Children are becoming a minority in our ageing society and they do not have a voice

Interview with Judit Costa, Children's rights advocate for the National Coalition Germany.

- Could you introduce the work of the National Coalition Germany to us? 

The National Coalition Germany has 120 members, among them there are internationally known organisations like Unicef, Terre des Hommes, Save the Children, Worldvision, but also organisations that focus on only one issue or professional associations. The ratification of the Convention on the Rights of the Child was the reason that brought us together. As a coalition we have annual themes, last year it was the changes we want to apply to the German Constitution in order to fully include children’s rights. This year we talk about data and children’s rights indicators.

Not having enough data to support the implementation of the UN Convention of the Rights of the Child has been an ever recurring issue with UN Committee on the Rights of the Child.  As a coalition, we would like to build consensus among civil society that together we need to push for better data and better use of existing data in order to assess new laws and action plans. In the end, the only thing that counts is impact. 

-Germany has shown immense solidarity to refugees during the so called ‘migration crisis’. According to newspapers the number of asylum seekers has dropped since last year. What is the situation now? 

First of all I’d like to be clear that what Germany faced in 2015 and 2016 was not a “migration crisis”. Germany fulfilled its international obligations by granting the right of asylum to those who are persecuted in their country. The fact that the numbers have dropped in 2017 is not due to a better situation in the respective home countries or to the fact that those wars are over. People are simply stuck in neighbouring countries near the conflict zones. 

In Germany, there are still cases of child rights violations for refugee children, for example concerning the right to education, to health and housing. In Berlin and also other parts of Germany, we still have emergency facilities and young people are not housed according to youth welfare standards. 

We have to look at those places where children on the move do not get equal treatment as other children in this country. Our success in the implementation of human rights and children’s rights will be measured on the most vulnerable children.

-Are you supporting the refugee or asylum seeking children and if so, how?  

Our members are supporting refugees and refugee children in very different ways: welfare organisations are providing housing, counselling and services, professional associations like trade unions and medical associations are working with a new clientele from Syria and Afghanistan. That is just part of the integration process that is happening now.  

As a network, we are bringing together these organisations so that they can start initiatives in the same field together and, of course, we also lobby for the implementation of children rights for refugee children.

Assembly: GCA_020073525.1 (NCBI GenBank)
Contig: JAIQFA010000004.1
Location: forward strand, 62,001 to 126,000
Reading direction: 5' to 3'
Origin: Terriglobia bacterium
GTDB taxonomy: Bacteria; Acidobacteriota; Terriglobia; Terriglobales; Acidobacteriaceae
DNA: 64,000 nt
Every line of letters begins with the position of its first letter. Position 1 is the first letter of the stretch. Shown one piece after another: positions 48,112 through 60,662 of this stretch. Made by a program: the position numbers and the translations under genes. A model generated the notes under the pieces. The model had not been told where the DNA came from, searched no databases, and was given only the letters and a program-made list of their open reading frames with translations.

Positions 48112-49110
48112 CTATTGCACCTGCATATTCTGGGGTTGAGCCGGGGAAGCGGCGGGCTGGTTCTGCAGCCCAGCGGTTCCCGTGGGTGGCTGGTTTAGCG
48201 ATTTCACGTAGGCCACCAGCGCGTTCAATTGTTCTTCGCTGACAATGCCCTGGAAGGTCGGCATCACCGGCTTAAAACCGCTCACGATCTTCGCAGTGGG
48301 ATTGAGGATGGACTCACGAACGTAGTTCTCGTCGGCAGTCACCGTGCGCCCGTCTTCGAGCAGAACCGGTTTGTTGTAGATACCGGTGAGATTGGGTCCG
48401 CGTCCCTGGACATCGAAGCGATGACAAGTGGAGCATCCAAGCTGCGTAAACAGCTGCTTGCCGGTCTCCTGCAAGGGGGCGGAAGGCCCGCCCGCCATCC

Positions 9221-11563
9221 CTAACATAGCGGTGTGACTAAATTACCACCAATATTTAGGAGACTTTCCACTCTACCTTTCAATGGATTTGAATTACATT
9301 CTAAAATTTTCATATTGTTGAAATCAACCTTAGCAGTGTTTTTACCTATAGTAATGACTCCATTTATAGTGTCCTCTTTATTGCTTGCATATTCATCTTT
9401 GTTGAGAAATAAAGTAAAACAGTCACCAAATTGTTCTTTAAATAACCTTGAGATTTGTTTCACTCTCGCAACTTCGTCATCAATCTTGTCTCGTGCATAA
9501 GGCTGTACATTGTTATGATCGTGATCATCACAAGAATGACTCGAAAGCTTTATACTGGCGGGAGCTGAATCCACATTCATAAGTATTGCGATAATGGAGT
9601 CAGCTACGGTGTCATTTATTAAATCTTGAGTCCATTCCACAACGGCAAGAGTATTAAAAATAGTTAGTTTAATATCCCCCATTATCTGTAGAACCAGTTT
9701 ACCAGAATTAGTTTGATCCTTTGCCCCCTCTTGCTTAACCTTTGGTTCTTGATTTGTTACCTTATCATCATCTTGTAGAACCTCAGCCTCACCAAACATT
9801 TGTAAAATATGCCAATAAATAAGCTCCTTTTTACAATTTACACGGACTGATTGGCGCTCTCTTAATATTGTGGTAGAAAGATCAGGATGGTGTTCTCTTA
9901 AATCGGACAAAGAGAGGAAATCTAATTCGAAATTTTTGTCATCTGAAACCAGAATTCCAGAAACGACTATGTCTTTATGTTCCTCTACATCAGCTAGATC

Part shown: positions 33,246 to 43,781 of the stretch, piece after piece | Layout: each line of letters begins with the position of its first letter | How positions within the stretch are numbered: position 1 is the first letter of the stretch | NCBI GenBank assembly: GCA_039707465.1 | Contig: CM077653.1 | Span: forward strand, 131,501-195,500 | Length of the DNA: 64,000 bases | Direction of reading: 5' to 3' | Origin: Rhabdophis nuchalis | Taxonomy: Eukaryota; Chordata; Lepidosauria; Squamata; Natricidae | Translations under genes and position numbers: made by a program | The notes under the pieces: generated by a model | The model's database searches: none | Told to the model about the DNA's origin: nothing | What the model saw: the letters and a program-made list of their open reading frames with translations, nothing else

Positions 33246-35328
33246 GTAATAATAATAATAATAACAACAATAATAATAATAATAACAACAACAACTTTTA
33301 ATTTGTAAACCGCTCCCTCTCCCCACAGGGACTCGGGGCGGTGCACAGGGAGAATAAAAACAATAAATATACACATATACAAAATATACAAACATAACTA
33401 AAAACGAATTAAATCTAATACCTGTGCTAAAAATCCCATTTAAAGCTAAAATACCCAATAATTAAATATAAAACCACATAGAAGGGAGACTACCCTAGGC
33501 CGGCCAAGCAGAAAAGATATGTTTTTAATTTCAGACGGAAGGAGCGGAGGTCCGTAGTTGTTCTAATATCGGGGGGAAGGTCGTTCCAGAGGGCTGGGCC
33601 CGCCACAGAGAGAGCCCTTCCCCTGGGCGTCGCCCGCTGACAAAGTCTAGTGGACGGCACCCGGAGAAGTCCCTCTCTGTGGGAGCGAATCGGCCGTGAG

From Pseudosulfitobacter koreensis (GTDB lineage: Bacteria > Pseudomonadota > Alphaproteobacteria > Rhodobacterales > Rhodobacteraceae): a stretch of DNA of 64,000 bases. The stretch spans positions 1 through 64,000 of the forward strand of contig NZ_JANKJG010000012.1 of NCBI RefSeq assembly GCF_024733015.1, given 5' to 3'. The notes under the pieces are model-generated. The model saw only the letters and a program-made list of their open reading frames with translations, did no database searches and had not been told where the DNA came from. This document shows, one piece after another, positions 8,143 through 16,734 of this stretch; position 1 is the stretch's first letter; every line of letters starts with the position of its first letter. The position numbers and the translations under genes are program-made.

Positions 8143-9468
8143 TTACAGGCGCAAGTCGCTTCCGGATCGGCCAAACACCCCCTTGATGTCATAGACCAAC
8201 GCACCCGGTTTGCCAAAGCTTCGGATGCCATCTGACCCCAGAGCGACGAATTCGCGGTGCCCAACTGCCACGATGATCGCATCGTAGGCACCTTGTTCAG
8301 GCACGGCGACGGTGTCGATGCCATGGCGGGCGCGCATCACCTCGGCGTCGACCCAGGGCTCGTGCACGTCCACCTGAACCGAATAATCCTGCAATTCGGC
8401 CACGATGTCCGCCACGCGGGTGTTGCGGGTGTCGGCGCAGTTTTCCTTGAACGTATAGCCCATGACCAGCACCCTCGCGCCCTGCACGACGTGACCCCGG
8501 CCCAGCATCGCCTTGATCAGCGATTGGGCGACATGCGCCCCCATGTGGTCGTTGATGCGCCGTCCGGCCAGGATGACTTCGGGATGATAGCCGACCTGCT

-What is the main issue children currently face in Germany?

I think that in general, children in Germany are facing the same issue as children in many European countries. They are becoming a minority in society as societies are ageing. For example, in Germany we have roughly 82 million inhabitants and only 18 million are under 18 years of age, so that it is less than a quarter and it will not be sustainable for our current social system

This minority is not allowed to vote, does not have a say in how the education system or the welfare system are being shaped right now. “Children are the future” has become a figure of speech frequently used, but it does not have any impact on, for example, the right to be heard

-We’re currently developing a Child participation Strategy.  Is there any good example of children’s active participation you could share with us?

I think that we should support self-organised groups of children and young people that have formed around issues, rather than creating participation methods based on existing models used by adults. Children are not small adults. Form follows function, whether we are considering reason, length, method or outcome of participation. 

- What are the main benefits of being a member of the Eurochild Network?  What would you change or improve?

I think the greatest benefit for us is the contact with other national coalitions, for example for the upcoming event on indicators and also on child participation. We are actively looking for those people and organisations that are a step ahead of us so that we can learn and exchange. That is very valuable! 

Other benefits are the dialogue around EU developments, for example on investing in children, that we do not hear so much about, and being able to meet with EU institutions and organisations from other countries because we can learn from them. That really helps!

- What do you expect from the Eurochild General Assembly in April? 

By putting child participation in the center of the General Assembly,  Eurochild sends a strong message to all members and beyond. I think that as time goes by, participation will become a standard. But in order to get there, we need to address participation on all levels, and Eurochild is setting an example here. 

Click here to know more about the National Coalition Germany.

Click here to know more about the event "Measuring Children’s Rights: Why We Need Indicators."